“WE HAVE JUST BEGUN TO FIGHT” Grace Lee Boggs

“WE HAVE JUST BEGUN TO FIGHT”
Grace Lee Boggs (August 18, 2013)

I‘ve been a Detroiter for 60 years and this is the first time in my experience that so many different organizations with different ideologies and personalities have recognized that the time has come when we must join together to resist and defeat the growing counter-revolution.

This counter-revolution is very unprincipled, very dangerous and taking many forms, Therefore its defeat will take a lot of cooperation, courage, and principled struggle.

Rooted in race, and the search for the American Dream, it began at the end of World War II when white people moved to the suburbs to escape blacks in cities like Detroit where whites were becoming the minority. Taking with them their schools, their businesses and their taxes, they impoverished the cities and attracted the attention and money of extreme right-wingers like the Koch brothers.

As a result, over the years the suburbs have become increasingly reactionary. They have elected governors like Scott Walker and Rick Snyder. They have passed anti-union right to work, anti-women, and anti-black “Stand your ground” laws, which have given men like George Zimmerman permission to kill teens like Trayvon Martin as if they were roaches.

It is also mushrooming on college campuses. Professors are writing books celebrating Senator Joe McCarthy, claiming that his red-baiting witchhunts were actually early warnings against the big government that Obama is trying to force on us. Every year the ultra-conservative Phyliss Schlafly hosts a nationally-telecast Collegians Summit at the Heritage Foundation to provide these professors with a youthful audience.

As a result, on some campuses white students warn black professors not to flunk them – or else. At UCLA’s medical school Dr. Christian Head, a black surgeon, was assaulted by a flyer depicting him with the body of a gorilla being sodomized by another professor. He sued and was awarded $4.5 million.

With growing unemployment, the crisis in the Mideast, and the decline in this country’s global dominance, we have come to the end of the American Dream. The situation reminds me of the 1930s when good Germans, demoralized by their defeat in WWI, unemployment and inflation, followed Hitler into the Holocaust.

These days, in our country, a growing number of white people feel that, as they are becoming the minority and a black man has been elected president, the country is no longer theirs. They are becoming increasingily desperate and dangerous.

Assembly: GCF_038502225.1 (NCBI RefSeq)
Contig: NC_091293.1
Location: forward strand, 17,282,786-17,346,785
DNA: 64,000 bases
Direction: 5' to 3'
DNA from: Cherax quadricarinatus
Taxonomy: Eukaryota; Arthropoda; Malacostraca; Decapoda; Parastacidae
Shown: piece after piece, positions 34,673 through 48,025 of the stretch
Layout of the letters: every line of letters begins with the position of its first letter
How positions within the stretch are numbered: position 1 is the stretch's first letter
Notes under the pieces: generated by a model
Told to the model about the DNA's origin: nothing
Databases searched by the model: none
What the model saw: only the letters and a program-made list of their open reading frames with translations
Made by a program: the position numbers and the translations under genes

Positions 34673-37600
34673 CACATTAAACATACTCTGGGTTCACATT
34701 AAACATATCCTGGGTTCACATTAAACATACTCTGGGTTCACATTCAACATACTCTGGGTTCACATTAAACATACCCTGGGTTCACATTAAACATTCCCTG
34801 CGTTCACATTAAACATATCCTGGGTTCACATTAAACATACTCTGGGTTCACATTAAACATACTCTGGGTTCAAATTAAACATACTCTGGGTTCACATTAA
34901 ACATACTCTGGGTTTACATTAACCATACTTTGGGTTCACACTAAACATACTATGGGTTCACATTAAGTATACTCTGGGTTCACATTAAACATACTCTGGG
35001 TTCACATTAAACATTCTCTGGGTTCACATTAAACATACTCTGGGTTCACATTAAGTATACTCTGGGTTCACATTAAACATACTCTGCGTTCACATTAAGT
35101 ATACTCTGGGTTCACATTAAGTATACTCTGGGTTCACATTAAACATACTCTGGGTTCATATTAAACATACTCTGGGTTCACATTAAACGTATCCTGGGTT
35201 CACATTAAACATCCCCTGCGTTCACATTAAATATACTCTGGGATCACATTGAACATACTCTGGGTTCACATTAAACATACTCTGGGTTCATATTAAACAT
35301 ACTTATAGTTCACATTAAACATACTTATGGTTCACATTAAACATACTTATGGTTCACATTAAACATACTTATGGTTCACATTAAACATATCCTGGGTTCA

We need to address their fears, and at the same time invite and challenge them to join with us in creating a new American Dream.

It will not be easy. It will take the willingness to risk arrest that North Carolinians are demonstrating in the Moral Mondays movement.

It will take the kind of militancy that students are exhibiting in sit-ins against ‘’Stand your ground” legislation.

It will take the kind of courage and persistence that Texas State Senator Wendy Davis demonstrated when she carried out a 13 hour filibuster against a bill that would have denied women the right to choose.

We have just begun to fight….

(Note: Grace wrote this column under the heading “In Detroit, We Have Just Begun to Fight” after Detroit was taken over by an emergency manager and plunged into a corporate-styled bankruptcy.)

Riverwise Magazine Community Events

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Hey

We have community events coming up. As a part of Riverwise Magazine’s community, we want to make sure that you and your friends aren’t left out. Also, we have 2 months to meet our ioby fundraising goal and we need your help!

Riverwise on the Radio!
WNUC Community Radio 

When: Mon, January 8th, 5pm
Where: 96.7Fm or wnuc.org
Host: Rev. Joan Ross (NEWCC)

Tune in at 5pm on the 8th to hear Riverwise Magazine as we discuss the power and importance of independent community storytelling with our friends at Detroit’s community radio station, WNUC 96.7 FM.  Listen at wnuc.org!

Sweet Kingdom
Community Convo 

When: Thurs, Jan 11th, 5-6:30pm
Where: 4150 Chene St, Detroit, MI
Host: Sweet Kingdom Missionary Baptist Church

Join Riverwise Magazine and the Boggs Center in conversation with the community of Sweet Kingdom Missionary Baptist Church to talk about new exciting projects on Detroit’s East Side; together we are growing a convergent vision for a new way of living in Detroit.

KAN Books:Community Convo

When: Sat, Jan 13th, 1-3pm
Where: KAN Books, 9405 John R
Hosts: Jamii Tata & Tawana “Honeycomb” Petty

Join Riverwise Magazine for a community conversation on how we imagine, manifest, & sustain liberated spaces, partly in the context of Jamii Tata’s dope piece in Riverwise’s latest issue.

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Let’s meet our ioby fundraising campaign goal!

*Click to donate.
To all who’ve contributed, whether by donating or sharing the info; thank you! Whatever you contribute, a donation in any amount and/or sharing the link brings us close to raising $9,000 to sustain artists, writers, all content creators, and the small team that supports contributors and relaunch our website as a resource of accessibility for our readers and community. Riverwise Magazine is growing our story-telling capacity, a digital commons, our community spaces, and growing voices of new vision for Detroit’s future; Riverwise’s growth includes you!

For more info, email us.

Follow Us On Social Media!

Keep current with forthcoming issues, & growing digital commons on Twitter,Instagram, and Facebook!

Let’s Grow A Commons!

We’re growing community resources: a calendar, a conversation series, & a newsletter. Share info or announcements with us riverwisedetroit@gmail.com

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Riverwise – Magazine – Writer Artist – Sponsorship

https://www.ioby.org/project/riverwise-magazine-writerartist-sponsorship

Riverwise  –  Magazine – Writer Artist – Sponsorship